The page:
Forgive me if I'm being too presumptuous. I mean it would seem like this is data that you had access to before and could have analyzed. Were your systems not that sophisticated? Why not do this two, three years ago? With the momentum in --

Fred Cooper

Yes, I don't know how to answer that. I would tell you I'm so excited about USANA's systems. I believe – I am personally biased because I have a heavy influence in that, USANA has the finest systems in the industry.

When I can calculate commissions in 14 worldwide in less than an hour, giving less than two and half minute uptime, real time data to my associates in any information format they want, it rocks.

It's just our incentives and contests had been working, they're great. But our attempt to identify why it is Canadian sales are growing at the rate we want and why our U.S. markets going crazy, we look at everything we do to try to improve ourselves and identify what factors could help contribute and drive growth.

Mimi Noel - Sidoti & Co.

The only other question really I have is for Jeff, I think you called out Australia in your prepared remarks on double-digit growth. What was the local currency revenue for the quarter?

Jeff Yates

Which market was that question for?

Mimi Noel - Sidoti & Co.

Australia, New Zealand.

Jeff Yates

Quarter-to-quarter?

Mimi Noel - Sidoti & Co.

Year-over-year for the quarter.

Jeff Yates

Year over year, we had a decrease of about 13.8%.

Mimi Noel - Sidoti & Co.

Anything you can identify behind that, not that's your first or second biggest market, but more than 10% of revenue is something I keep an eye on personally. It appears you're off to a strong start in the first half of the year and then it just started to get more sluggish.

Jeff Yates

Quarter year-over-year or full year year-over-year for Australia, New Zealand?

Mimi Noel - Sidoti & Co.

Looking at the fourth quarter year-over-year comparison on a local currency basis

Jeff Yates

The number I gave you was right, I thought I was looking at the year-over-year on the full year but the quarter 2009 versus quarter 2008 is a 13.8% decrease in local currency.

Mark Wilson

But there's an extra week in there.

Jeff Yates

But we do have an extra week and that’s little bit more difficult. I don't what the specific 14th week…

Mimi Noel - Sidoti & Co.

You don't have the apples-to-apples, okay.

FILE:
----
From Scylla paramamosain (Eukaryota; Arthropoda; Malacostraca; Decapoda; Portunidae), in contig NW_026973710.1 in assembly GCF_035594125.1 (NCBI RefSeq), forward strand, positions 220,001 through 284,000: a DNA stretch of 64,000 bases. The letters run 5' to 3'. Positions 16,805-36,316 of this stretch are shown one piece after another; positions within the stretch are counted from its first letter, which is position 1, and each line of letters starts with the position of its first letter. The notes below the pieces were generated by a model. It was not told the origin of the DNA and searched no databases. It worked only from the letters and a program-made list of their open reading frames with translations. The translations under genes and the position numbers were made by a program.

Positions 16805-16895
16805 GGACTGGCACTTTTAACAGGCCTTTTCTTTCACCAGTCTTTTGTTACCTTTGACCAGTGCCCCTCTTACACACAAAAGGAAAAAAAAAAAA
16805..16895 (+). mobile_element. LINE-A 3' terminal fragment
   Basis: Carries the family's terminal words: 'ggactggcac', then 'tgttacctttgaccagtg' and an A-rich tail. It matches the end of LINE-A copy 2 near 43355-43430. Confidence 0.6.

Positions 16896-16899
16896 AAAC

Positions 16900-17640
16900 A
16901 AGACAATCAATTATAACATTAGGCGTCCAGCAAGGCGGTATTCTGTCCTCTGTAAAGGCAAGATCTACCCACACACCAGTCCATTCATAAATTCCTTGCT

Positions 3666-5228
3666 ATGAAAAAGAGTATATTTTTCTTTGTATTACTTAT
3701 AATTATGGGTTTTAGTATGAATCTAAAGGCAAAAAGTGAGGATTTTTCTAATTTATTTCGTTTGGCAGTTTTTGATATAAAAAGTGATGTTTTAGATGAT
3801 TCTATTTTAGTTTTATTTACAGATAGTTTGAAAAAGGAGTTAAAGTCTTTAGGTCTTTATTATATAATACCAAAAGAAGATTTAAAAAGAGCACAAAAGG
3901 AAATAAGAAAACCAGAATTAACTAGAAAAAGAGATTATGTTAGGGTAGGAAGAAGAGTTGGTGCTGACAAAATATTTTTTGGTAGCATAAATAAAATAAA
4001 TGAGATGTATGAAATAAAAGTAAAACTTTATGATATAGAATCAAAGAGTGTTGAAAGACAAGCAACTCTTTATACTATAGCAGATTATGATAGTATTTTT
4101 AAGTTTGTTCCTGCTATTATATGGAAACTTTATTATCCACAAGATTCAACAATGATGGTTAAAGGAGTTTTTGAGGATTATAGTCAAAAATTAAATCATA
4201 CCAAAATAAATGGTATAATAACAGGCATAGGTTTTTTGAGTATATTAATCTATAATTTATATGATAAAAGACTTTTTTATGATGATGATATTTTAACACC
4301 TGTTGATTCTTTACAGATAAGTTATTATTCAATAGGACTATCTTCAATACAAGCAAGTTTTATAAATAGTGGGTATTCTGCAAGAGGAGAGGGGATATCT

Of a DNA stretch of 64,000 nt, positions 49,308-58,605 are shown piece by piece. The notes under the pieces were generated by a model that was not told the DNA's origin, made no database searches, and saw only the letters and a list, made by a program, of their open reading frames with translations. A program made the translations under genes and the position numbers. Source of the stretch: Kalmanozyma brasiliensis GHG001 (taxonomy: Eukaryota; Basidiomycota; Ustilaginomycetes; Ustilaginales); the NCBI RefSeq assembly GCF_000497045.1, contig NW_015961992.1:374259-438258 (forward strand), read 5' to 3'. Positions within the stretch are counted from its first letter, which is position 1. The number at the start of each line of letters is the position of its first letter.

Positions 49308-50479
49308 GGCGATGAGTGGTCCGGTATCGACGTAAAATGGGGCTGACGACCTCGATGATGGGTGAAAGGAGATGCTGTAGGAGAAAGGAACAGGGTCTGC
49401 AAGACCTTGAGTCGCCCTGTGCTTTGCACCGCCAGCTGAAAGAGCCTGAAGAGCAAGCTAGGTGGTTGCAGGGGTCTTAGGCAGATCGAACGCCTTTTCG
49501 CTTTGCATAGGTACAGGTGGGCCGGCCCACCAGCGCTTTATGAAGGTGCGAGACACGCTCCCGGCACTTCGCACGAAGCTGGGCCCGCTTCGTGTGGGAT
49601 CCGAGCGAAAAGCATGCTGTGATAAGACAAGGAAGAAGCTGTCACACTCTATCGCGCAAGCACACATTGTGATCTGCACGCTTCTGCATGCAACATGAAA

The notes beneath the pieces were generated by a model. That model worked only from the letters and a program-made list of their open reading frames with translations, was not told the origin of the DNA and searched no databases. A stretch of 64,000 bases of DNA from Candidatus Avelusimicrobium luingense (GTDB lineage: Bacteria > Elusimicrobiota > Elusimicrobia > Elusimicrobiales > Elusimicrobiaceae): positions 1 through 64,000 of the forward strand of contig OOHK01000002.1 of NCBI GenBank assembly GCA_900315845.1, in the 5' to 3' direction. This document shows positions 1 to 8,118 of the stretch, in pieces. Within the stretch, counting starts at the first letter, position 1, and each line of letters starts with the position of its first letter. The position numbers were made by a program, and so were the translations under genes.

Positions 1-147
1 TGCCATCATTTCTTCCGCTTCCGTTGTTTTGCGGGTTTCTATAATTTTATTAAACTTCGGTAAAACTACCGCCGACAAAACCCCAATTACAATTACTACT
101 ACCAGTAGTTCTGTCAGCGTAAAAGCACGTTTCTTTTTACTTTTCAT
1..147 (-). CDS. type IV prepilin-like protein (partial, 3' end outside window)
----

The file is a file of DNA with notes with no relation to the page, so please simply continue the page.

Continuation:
Jeff Yates

On that specific Australian market with me here, we can give that to you later.

Mark Wilson

Mimi, I can give you one thing. This is Mark Wilson, I've just taken over Australia, New Zealand and watching over that as Bill Duncan has retired. And one of the things we did in fourth quarter, as we moved some of the incentives and contest and things we’ve traditionally done in the fourth quarter to this first quarter, we had a big special. We just had our launch kick off that we just held in January, I just return from that. It was very positive, well received, and we had great turnout. We had 1,200 to 1,400 people there in attendance.

So it was well attended. I think you are going to see some positive things there. That maybe a little bit of an impact and shifting there just a little bit of some of their activity and anticipating, because they tend to wait for these big events.

Mimi Noel - Sidoti & Co.

Sure, I would think so that makes sense to me, and insight is very helpful.

Jeff Yates

While we are looking up that quarter-to-quarter local currency change, you asked another question, and I wanted to make sure that we answered it.

Mimi Noel - Sidoti & Co.

Well, I think Mark helped answer it what I was also pointing is that you got off to a strong start in the first half of the year on a local currency basis as it looks, but then things are really sluggish in the second half and I just wondered if there is something behind that?

Jeff Yates

Mark addressed that.

Operator

Thank you. That concludes the question and answer session. I would now like to hand back to Fred Cooper for any closing remarks.

Fred Cooper

Thanks, everyone, for your question and also for your attendance on the call today. If you have any remaining questions, please feel free to contract Patrick Richards. He is in our investor relations at area code 801-954-7961. Thanks.

Operator

Thank you. This concludes the conference call. Thank you for participating. You may now disconnect.